massacre 20 years later. coming up, a survivor of the shooting shares her memory of being inside the school when two of her classmates went on a killing spree. or ambiance] ♪ hi, mrs. gorman. hey, theo. police radio: i have the stolen vehicle in sight. [police siren] ♪ [police siren] ♪ [police siren] police radio: onstar, it's safe to slow it down. ♪ onstar advisor: mr. grantham, this is onstar. onstar advisor: the police have your vehicle. mr. grantham: thank you so much. you don't always use your smartphone for directions... are we there yet? hey guys, up there. ...or to laugh out loud. ♪ but when it matters most, you count on tracfone to keep you connected for less. ♪ our smartphone plan gives you talk, text and data with unlimited carryover starting at $15 a month,
12:46 pm
no contract. all with nationwide 4g lte coverage. get top smartphones or bring your own phone. tracfone. for moments that matter.
12:47 pm
12:48 pm
12:49 pm
today we mark 20 years since the columbine shooting, april 20th, 1999, in a quiet suburb of denver, littleton, colorado, shots rang out. it marked a turning point in this country, now we live in a post-columbine world. many mass shootings at schools have followed it, but columbine is the mass shooting forever seared into our collective
12:50 pm
memory. for the survivors and families of the victims, this somber anniversary is a special time of reflection. cnn's scott mclain has their story. >> reporter: on april 20th, 1999, a lost in littleton, colorado, was under attack. students with homemade bombs and guns walked onto campus and started shoot the. >> live images were broadcast, and samantha havlin was one of them. >> my friends had to pull me to the ground. i had no concept of someone shooting me. >> she escaped, but her friend rachel scott, did non. grants is the first s.w.a.t. officer to better the building.
12:51 pm
>> we broke the window, i went in right th expecting to be in a fire fight. >> reporter: by thee minutes afe initial againstfire, the shooters were already dead. >> by the time we lived, hundreds of cops had not gone in. 20 years ago this is how business was done. patrol gets there, surrounds it, lox the scene down and waits for s.w.a.t. in hindsight, that was the biggest mistake. >> reporter: a mistake he won't make twice. since then he's been teaching police to go straight to the sound of gunfire. haviland spent ten years on high alert, always looking for exits and danger. >> that sounds exhausting. >> it takes a lot of mental energy. >> she's the head of counseling for all denver public schools, and see the same hyper vigilance in more and more students each year.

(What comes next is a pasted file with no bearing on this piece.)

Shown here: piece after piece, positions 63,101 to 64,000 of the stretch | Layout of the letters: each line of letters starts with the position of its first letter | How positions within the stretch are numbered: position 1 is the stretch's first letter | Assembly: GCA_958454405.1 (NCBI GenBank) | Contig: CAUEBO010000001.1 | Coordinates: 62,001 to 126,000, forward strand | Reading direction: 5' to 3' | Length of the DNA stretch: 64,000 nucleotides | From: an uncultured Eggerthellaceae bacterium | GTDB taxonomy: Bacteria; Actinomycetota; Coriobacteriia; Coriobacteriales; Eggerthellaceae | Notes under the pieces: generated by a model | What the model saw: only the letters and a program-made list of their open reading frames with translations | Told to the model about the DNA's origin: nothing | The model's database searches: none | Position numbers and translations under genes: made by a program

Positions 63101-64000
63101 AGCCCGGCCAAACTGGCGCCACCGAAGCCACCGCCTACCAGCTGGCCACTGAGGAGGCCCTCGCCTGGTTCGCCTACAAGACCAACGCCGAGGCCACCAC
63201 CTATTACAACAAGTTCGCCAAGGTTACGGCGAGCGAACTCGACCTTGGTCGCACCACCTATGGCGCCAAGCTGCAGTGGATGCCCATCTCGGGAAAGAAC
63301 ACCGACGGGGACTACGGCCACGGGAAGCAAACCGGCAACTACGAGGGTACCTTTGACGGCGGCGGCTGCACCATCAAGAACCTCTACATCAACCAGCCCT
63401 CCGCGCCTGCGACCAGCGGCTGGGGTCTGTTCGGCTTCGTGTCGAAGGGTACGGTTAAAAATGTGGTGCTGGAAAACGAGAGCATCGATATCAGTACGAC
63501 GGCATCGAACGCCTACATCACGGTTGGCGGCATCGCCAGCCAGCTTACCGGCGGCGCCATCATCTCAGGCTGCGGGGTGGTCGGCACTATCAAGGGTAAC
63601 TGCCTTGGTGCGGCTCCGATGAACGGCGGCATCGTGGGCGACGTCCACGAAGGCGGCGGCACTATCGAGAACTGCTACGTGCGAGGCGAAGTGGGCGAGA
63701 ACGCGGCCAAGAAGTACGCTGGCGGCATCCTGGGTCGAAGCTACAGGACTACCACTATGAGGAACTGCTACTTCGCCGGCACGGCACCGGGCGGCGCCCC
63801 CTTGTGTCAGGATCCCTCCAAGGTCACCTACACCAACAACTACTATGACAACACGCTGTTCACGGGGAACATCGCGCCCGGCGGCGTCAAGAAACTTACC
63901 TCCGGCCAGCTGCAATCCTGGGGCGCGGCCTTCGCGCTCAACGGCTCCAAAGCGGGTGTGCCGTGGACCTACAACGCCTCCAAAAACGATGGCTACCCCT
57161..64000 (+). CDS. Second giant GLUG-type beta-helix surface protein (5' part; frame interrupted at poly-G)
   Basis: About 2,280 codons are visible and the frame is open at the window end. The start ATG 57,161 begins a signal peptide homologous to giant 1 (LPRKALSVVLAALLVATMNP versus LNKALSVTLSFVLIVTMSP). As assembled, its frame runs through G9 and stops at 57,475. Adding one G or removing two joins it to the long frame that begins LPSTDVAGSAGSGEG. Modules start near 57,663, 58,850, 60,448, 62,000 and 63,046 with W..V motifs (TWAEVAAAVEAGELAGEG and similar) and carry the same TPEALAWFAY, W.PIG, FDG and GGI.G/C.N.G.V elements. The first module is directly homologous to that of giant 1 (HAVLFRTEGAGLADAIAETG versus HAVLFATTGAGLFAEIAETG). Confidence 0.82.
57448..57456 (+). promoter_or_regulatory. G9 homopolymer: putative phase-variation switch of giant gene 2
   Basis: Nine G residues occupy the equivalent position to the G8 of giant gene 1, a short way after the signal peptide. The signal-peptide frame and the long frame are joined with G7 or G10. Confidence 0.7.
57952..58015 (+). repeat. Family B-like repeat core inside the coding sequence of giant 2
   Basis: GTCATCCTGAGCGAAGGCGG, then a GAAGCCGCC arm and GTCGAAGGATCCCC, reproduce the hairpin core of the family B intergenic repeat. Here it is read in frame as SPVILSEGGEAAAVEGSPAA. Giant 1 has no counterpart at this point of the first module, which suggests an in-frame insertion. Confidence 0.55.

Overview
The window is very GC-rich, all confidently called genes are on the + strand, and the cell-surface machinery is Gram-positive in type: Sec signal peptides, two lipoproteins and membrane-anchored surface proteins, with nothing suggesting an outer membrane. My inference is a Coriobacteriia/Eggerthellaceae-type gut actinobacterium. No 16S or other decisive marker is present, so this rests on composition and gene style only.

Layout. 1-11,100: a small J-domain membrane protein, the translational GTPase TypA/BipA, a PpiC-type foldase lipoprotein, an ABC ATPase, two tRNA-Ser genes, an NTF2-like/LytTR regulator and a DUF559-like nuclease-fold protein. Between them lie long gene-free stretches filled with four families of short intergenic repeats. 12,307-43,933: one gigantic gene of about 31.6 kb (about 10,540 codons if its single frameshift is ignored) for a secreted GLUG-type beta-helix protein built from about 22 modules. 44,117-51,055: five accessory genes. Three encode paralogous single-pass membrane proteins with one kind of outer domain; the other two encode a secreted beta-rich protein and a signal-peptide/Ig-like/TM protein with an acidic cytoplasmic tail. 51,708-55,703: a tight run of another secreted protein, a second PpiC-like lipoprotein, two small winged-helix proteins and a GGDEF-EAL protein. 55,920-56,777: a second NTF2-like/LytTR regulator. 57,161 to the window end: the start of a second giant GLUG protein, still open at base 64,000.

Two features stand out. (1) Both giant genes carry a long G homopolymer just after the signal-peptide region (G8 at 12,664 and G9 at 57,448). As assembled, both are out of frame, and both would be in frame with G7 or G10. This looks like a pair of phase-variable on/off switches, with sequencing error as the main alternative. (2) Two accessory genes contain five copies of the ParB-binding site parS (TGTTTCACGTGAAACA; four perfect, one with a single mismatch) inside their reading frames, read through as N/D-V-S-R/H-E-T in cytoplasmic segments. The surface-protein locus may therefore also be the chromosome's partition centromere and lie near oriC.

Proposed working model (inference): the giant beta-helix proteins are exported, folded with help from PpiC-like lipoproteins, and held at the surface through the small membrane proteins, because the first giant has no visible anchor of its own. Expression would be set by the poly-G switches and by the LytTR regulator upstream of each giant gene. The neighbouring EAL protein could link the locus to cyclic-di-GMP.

12:52 pm
shy says it's thanks to monthly drills and graphic school shooting videos shared on social media. >> i can't say it surprises me. i can say it break my heart. >> reporter: today column buy still attracts hollow threats and unwanted attention. last week a florida teenager, who police say was infatuated with the shooting took a one-way flight to colorado and bought a gun, forcing closures of schools across the region. these children were not born even 20 years ago when it happened, but they're the targets. >> reporter: a lot has changed since columbine school shooting's truly shot the country. tactics, gun laws, school security, but some things may never will. >> when i think about to high school, i don't they about the shooting, but columbine to an outsider is referring to the
12:53 pm